The opposite of hypothermia, excessive heat can cause your characters a variety of problems. Our bodies release heat mainly by sweating (perspiring for the romance writers). When sweat can’t evaporate to cool your character’s skin, core body temperature will rise fast. At some point, sweating stops. In only ten to fifteen minutes from that point, body temperature can rise to a lethal level.

1. Heatstroke: most severe, occurs in high heat/humidity levels and depends on the heat index

2. Heat exhaustion or heat cramps: mild to moderate, due to loss of salt in the body from too much sweating

3. Heat rash: (AKA prickly heat rash) mild, irritating or itchy rash

My questions for authors writing this scenario are:

What is your character wearing? Lightweight clothing or body armor

Has he/she suffered a recent gastrointestinal illness or fever, or is already dehydrated? (like norovirus in Hawaii, not recommended by this author)

Does your character have other chronic illnesses, and do they take medications?

Age? Under age 4 or over 65 are more susceptible to heat issues

Substance use or abuse – alcohol in particular increases the risk, as do amphetamines and cocaine

Pregnant character? More prone to heat issues

Overweight? Obesity can contribute to a higher risk

Exercising hard or otherwise exerting/working? (or my preferred method –lazily drinking sweet tea on a shaded porch under a fan)

Are they acclimated? Moving quickly from a cold climate to the desert without acclimation will increase the risk and vice versa. (Why camels don’t do Alaska)

Unlike hypothermia, which progresses generally along a path from shivers to severe frostbite, given the right circumstances, a person can suffer a heat stroke without prior symptoms or warning.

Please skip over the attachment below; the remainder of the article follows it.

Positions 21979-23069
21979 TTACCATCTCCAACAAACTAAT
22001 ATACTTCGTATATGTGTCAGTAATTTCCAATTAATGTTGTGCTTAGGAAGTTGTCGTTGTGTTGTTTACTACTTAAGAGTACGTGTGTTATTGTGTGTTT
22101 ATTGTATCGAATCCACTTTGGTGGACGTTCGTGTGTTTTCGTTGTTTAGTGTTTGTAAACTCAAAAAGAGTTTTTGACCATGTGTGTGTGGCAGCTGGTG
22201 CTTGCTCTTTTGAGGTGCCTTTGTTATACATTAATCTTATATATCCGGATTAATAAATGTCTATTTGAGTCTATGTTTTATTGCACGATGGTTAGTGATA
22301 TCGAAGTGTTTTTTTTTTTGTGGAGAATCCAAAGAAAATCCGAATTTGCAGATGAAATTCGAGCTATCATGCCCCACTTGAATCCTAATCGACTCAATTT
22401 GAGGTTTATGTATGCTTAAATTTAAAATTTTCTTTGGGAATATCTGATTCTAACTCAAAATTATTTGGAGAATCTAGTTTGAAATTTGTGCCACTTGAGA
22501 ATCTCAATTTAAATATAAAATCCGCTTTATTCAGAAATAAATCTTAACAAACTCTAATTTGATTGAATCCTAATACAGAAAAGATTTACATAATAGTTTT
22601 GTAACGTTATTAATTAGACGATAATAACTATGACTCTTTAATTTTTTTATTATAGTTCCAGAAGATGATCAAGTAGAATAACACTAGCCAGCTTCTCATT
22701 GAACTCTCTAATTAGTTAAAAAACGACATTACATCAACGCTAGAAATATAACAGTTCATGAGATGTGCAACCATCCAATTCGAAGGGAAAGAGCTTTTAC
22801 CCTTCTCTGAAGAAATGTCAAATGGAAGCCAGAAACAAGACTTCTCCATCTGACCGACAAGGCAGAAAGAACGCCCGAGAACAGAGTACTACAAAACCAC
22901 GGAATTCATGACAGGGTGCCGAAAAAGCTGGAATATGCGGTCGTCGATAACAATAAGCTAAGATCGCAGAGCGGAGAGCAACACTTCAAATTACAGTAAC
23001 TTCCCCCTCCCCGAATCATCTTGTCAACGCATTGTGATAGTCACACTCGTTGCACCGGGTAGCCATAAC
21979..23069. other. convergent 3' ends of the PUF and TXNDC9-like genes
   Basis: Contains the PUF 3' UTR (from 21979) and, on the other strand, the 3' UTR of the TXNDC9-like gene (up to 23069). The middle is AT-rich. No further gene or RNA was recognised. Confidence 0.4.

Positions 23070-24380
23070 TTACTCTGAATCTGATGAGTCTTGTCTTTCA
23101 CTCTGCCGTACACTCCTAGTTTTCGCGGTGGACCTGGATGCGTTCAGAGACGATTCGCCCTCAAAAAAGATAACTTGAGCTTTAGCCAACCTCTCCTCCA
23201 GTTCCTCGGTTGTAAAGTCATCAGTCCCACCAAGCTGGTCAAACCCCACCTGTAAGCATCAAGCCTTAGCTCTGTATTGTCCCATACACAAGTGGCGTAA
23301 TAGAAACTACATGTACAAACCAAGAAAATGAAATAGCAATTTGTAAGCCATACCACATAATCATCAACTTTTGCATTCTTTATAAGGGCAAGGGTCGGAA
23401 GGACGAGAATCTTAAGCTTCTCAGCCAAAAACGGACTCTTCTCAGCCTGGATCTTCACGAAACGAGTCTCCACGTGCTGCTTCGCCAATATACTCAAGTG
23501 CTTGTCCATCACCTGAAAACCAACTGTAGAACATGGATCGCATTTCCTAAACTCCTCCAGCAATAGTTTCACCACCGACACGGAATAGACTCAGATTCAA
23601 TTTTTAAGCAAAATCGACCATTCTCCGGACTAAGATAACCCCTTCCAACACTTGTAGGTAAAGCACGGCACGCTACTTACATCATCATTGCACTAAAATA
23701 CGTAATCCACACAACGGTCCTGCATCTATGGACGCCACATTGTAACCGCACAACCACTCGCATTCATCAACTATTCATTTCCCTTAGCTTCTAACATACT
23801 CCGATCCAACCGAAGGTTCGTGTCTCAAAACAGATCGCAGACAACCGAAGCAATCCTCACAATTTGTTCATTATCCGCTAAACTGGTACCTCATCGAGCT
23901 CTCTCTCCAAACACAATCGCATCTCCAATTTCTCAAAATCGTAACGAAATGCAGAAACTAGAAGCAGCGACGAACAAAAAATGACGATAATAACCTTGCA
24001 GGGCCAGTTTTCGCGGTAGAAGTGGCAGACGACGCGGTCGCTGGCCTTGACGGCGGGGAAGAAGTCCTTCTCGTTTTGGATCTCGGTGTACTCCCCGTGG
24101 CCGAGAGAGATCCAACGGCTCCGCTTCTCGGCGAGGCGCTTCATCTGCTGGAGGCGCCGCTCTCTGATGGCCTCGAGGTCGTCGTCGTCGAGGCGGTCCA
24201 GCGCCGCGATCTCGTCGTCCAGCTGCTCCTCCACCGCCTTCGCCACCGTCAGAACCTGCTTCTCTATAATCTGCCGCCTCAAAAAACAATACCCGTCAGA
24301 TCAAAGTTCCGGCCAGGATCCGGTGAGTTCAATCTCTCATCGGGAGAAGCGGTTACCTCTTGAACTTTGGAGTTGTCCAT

Prickly heat won’t harm your character; it’s just itchy, annoying small red bumps in skin folds or any skin area where strong sun can strike dark clothing. (like a black one-piece swimsuit at Disneyworld in August. MISTAKE!)

Heat cramps result from heavy exercise or work in hot environments, inside or out, when your character becomes dehydrated from losing too much salt through their sweat. Muscles that cramp tend to be the ones used for a particular activity or work.

Heat exhaustion includes heat cramps; other general symptoms are heavy sweating, fatigue, headache, nausea, dizziness, dizziness upon standing (blood pressure drops all of a sudden due to insufficient fluid in the body), weak and rapid pulse, faintness (not loss of consciousness), and cool moist skin that can still raise goose bumps. Some symptoms overlap with heat stroke.

Heatstroke is a life-threatening, 911 scenario. The medical definition is a core body temperature above 104 degrees along with changes in mental status (central nervous system issues) such disorientation, slurred speech, confusion, agitation, hallucinations, muscle twitching, loss of consciousness, coma, or seizures. Heatstroke is not the same as a standard stroke, where a brain hemorrhage or clot can affect one side of the body. Signs of heatstroke include fast pulse, flushing, rapid shallow breathing, throbbing headache, and hot red dry skin (no sweating).

It can be difficult to distinguish between heat exhaustion and heat stroke, but once neurological (brain) issues appear, you have landed your character in an emergency situation. Without treatment or removal from a hot environment, heat stroke may result in death.

“HEATSTROKE: Once neurological (brain) issues appear, your character has landed in an emergency situation.”

 But with a villain, maybe that’s what you want!

(PS: Don’t confuse heat illness with a different disorder called “hyperthermia” – a malfunctioning internal thermostat in the brain that sends body temperature too high.)

Ronda Wells